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Metopes of the Parthenon

Metopes of the Parthenon - British Museum - Joy of Museums

The Metopes of the Parthenon

The “Metopes of the Parthenon” are the surviving set of what initially had been 92 square carved plaques of marble. They were originally located above the columns of the Parthenon on the Acropolis of Athens.

Typically each metope depicts two characters in combat. The Metopes were part of the relief sculptures that were integral to the architecture of the Parthenon. They are square marble blocks that were positioned high on the exterior of the temple walls.

There is a different battle theme depicted on each side of the building. On the west wall metopes is the portrayal of the mythical battle between the Ancient Greeks and the Amazons, a nation of all-female warriors in the west.

On the north wall, metopes portray the Fall of Troy. On the east wall, the metopes depict the battle between the Giants with the Olympian gods.

Finally, on the south wall, the metopes depict the fight of Centaurs and Lapiths. A centaur is a mythological creature with the upper body of a human and the lower body and legs of a horse.

The war theme of the metopes demonstrates the battle between order and chaos. Or the fight between civilization and barbarism and the triumph of the city of Athens in this battle.

The Metopes illustrate scenes from Athenian mythology and history. For Athenians, they also symbolized the victory of Athenian reason and order over chaos.

Metopes of the Parthenon

The west facade of the Parthenon, with the metopes under the pediment

Many of the Metopes were damaged by Christians when the Parthenon was transformed into a Christian church. This Christian damage happened towards the sixth or the seventh century AD.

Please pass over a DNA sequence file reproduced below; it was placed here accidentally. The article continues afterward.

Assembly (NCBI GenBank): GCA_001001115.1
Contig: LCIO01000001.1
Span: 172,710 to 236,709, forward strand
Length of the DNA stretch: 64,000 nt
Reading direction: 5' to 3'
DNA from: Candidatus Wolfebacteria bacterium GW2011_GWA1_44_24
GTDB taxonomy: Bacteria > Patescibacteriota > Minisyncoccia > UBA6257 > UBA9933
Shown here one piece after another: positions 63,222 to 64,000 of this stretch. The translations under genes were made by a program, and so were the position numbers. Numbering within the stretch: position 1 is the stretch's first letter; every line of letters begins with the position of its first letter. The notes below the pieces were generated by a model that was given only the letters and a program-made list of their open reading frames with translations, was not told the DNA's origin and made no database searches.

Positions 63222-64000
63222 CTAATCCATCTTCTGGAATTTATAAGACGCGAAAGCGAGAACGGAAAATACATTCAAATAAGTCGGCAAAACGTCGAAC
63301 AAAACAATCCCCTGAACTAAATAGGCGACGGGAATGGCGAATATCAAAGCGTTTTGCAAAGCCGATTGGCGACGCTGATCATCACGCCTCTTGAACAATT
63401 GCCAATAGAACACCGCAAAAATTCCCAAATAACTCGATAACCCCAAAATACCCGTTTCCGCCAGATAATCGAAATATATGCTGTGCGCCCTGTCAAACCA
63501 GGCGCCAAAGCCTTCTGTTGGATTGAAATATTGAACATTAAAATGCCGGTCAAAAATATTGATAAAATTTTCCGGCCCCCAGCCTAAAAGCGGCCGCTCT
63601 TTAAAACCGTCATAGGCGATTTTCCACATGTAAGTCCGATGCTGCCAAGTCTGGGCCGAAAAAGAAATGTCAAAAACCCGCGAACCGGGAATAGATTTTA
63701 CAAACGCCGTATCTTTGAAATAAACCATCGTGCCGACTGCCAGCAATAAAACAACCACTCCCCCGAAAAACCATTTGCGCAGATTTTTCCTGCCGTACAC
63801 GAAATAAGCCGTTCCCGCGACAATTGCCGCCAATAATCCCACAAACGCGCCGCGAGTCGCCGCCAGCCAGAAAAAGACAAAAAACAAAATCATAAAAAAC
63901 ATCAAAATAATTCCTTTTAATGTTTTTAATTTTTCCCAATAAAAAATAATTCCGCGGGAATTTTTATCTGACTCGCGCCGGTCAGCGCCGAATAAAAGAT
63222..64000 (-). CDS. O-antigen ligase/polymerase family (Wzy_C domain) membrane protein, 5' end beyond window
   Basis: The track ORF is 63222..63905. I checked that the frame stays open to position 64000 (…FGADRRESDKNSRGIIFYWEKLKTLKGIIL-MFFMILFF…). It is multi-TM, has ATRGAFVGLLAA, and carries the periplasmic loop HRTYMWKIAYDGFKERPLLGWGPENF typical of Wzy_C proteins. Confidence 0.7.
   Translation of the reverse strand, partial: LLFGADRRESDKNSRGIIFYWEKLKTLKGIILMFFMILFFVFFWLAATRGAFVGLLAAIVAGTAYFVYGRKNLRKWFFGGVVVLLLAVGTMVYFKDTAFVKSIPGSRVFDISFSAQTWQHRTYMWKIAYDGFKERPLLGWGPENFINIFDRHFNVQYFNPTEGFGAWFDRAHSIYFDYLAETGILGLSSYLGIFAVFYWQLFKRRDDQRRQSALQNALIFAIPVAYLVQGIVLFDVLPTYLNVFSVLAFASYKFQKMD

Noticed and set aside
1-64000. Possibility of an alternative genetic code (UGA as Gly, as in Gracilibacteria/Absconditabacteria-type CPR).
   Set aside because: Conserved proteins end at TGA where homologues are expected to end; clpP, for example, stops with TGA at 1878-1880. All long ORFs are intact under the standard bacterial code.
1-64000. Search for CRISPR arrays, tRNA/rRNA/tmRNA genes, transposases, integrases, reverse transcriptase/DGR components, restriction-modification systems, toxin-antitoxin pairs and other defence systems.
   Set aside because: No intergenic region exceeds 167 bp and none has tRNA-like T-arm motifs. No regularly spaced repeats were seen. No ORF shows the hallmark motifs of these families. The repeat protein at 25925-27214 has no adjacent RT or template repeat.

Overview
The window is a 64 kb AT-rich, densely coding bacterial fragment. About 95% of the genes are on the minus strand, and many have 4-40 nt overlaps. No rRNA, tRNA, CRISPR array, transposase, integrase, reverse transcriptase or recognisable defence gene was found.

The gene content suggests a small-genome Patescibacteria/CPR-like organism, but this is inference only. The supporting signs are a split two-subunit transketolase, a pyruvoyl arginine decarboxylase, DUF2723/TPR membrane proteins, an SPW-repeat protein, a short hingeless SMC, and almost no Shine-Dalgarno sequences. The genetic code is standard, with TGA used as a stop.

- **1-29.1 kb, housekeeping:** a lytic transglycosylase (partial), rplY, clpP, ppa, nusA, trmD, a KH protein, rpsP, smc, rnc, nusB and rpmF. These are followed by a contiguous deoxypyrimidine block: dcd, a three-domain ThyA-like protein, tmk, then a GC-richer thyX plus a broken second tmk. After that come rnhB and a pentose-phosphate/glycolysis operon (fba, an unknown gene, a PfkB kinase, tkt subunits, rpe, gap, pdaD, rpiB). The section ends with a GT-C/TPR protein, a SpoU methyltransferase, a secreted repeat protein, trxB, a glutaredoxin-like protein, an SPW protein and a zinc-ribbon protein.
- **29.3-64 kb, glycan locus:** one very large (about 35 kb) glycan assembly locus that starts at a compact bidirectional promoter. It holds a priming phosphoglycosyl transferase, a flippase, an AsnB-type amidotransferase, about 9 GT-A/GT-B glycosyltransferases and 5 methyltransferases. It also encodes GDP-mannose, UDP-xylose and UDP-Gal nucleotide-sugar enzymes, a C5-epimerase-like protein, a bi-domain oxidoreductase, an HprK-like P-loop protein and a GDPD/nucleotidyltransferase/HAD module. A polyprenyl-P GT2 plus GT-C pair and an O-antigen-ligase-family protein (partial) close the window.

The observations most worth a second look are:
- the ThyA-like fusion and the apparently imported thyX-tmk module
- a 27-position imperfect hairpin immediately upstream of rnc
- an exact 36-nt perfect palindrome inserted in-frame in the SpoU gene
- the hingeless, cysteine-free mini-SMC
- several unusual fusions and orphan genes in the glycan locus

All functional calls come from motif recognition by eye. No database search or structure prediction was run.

Later during the period of the Ottoman invasion, the Ottomans placed a gunpowder magazine in the Parthenon.

The Venetians, during the siege of Athens in 1687, targeted the gunpowder magazine in the Parthenon with cannons and, with a direct hit, exploded the massive powder dump and destroyed the roof of the Parthenon.

This explosion caused the most dramatic destruction in the 2,000-year-old Parthenon’s structure in its most recent history.

West-Wall Metopes – The Battle of Ancient Greeks and the Amazons – Amazonomachy

In Greek mythology, the Amazons were a tribe of warrior women believed to live in Asia Minor. They were brutal and aggressive, and their main concern in life was war. T

he battle between Theseus and the Amazons is a favorite subject on the friezes of temples.

In works of art, battles between Amazons and Greeks are on the same level as battles of Greeks and Centaurs. Having been introduced into the national poetry and art, it became necessary to surround them with the appearance of natural beings.

The model for Amazons in the Greek mind had been the goddess Athena. In later art, they approach the model of Artemis, wearing a thin dress, girt high for speed.

They were usually on horseback, in the Greek mind, the Amazons were linked to the Scythians.

North-Wall Metopes – The Fall of Troy – Trojan Horse